Date Published: June 20, 2016
Publisher: Public Library of Science
Author(s): Charles-Elie Rabier, Philippe Barre, Torben Asp, Gilles Charmet, Brigitte Mangin, Tongming Yin.
Genomic selection is focused on prediction of breeding values of selection candidates by means of high density of markers. It relies on the assumption that all quantitative trait loci (QTLs) tend to be in strong linkage disequilibrium (LD) with at least one marker. In this context, we present theoretical results regarding the accuracy of genomic selection, i.e., the correlation between predicted and true breeding values. Typically, for individuals (so-called test individuals), breeding values are predicted by means of markers, using marker effects estimated by fitting a ridge regression model to a set of training individuals. We present a theoretical expression for the accuracy; this expression is suitable for any configurations of LD between QTLs and markers. We also introduce a new accuracy proxy that is free of the QTL parameters and easily computable; it outperforms the proxies suggested in the literature, in particular, those based on an estimated effective number of independent loci (Me). The theoretical formula, the new proxy, and existing proxies were compared for simulated data, and the results point to the validity of our approach. The calculations were also illustrated on a new perennial ryegrass set (367 individuals) genotyped for 24,957 single nucleotide polymorphisms (SNPs). In this case, most of the proxies studied yielded similar results because of the lack of markers for coverage of the entire genome (2.7 Gb).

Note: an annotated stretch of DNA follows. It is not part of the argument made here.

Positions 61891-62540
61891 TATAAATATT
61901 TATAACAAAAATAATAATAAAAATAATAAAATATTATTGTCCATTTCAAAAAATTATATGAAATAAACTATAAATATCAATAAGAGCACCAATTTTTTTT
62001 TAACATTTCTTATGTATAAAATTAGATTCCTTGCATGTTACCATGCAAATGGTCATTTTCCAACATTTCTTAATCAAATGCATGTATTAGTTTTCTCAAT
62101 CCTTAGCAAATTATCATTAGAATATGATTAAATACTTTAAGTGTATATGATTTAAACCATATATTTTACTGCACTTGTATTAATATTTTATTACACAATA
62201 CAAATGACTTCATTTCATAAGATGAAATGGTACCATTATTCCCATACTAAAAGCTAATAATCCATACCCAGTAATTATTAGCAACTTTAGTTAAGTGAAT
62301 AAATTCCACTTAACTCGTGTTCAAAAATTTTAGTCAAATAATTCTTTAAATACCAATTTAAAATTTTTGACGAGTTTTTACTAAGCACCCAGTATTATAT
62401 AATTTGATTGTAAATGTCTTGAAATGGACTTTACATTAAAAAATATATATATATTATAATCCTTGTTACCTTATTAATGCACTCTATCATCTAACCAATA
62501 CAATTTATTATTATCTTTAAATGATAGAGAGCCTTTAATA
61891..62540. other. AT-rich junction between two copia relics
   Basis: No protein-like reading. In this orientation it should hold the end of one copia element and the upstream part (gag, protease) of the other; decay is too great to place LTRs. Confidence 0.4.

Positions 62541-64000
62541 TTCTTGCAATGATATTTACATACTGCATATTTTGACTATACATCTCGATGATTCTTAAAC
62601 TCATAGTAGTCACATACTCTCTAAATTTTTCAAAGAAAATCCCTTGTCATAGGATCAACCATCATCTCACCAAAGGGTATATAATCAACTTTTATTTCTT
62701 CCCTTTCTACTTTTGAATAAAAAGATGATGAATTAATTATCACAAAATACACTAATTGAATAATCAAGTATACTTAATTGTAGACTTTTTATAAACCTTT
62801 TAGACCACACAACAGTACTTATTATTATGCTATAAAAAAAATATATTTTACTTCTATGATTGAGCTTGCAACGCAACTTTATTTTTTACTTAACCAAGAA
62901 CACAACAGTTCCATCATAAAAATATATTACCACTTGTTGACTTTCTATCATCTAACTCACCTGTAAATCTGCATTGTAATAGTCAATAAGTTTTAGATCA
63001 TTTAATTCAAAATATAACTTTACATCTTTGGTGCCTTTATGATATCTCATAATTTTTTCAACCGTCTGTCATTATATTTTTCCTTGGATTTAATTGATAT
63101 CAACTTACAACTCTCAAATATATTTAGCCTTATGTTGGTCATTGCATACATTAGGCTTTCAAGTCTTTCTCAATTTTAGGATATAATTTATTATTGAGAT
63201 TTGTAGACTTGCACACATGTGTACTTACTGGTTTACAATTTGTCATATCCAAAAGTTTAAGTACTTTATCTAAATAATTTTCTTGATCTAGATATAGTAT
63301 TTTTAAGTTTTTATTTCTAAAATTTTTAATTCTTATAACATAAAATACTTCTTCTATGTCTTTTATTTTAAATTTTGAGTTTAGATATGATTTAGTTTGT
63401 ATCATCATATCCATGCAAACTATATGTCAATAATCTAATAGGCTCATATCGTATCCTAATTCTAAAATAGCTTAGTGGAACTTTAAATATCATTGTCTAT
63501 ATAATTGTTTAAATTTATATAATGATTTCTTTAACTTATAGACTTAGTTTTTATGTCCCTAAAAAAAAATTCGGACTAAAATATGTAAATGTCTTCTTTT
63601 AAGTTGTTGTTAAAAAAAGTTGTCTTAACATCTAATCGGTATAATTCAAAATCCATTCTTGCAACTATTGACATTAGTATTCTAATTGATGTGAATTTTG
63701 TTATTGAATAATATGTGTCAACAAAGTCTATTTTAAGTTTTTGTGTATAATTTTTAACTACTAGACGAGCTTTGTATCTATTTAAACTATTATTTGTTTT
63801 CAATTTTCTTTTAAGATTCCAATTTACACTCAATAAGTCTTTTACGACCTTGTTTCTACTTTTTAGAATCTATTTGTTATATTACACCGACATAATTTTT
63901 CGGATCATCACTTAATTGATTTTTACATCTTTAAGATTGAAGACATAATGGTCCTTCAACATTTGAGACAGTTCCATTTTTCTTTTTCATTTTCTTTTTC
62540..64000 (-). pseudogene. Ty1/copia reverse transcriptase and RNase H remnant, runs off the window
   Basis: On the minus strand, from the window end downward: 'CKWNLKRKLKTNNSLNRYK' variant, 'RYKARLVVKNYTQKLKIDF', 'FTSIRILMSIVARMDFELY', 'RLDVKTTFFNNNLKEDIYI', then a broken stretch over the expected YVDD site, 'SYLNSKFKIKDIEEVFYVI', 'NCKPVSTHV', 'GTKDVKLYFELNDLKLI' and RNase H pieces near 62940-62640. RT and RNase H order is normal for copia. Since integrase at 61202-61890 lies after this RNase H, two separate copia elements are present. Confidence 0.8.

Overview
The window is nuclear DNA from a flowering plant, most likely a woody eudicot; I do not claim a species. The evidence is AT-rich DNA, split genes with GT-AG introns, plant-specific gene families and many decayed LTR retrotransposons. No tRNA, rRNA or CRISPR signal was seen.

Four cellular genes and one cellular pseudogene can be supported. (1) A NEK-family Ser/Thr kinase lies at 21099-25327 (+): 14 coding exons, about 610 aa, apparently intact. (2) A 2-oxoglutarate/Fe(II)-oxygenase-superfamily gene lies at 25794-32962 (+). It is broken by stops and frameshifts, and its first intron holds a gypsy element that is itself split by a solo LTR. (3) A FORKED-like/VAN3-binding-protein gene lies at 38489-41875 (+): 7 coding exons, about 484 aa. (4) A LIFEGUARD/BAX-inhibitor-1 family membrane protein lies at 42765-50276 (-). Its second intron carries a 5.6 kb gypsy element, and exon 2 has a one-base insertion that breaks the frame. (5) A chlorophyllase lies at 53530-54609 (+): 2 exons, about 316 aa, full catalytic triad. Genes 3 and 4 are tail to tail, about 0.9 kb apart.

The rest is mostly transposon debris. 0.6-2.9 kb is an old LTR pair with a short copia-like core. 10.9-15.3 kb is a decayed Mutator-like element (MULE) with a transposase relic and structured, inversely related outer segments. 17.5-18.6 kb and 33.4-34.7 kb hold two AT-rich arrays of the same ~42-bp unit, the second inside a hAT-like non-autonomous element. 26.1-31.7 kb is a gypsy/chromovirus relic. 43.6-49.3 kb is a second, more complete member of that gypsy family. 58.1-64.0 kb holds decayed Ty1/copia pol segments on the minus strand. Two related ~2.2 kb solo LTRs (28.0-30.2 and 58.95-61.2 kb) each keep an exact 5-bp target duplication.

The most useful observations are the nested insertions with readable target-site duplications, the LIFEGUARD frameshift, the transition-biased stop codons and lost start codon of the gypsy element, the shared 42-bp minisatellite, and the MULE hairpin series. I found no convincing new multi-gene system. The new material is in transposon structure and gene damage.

During the last decades, investigators have mainly concentrated on linkage analysis to detect the regions of DNA, so-called quantitative trait loci (QTLs), responsible for quantitative variation. The linkage analysis (LA) is specific because it relies on family data and on pedigrees: segregation of a QTL is studied within a family by means of information related to the family.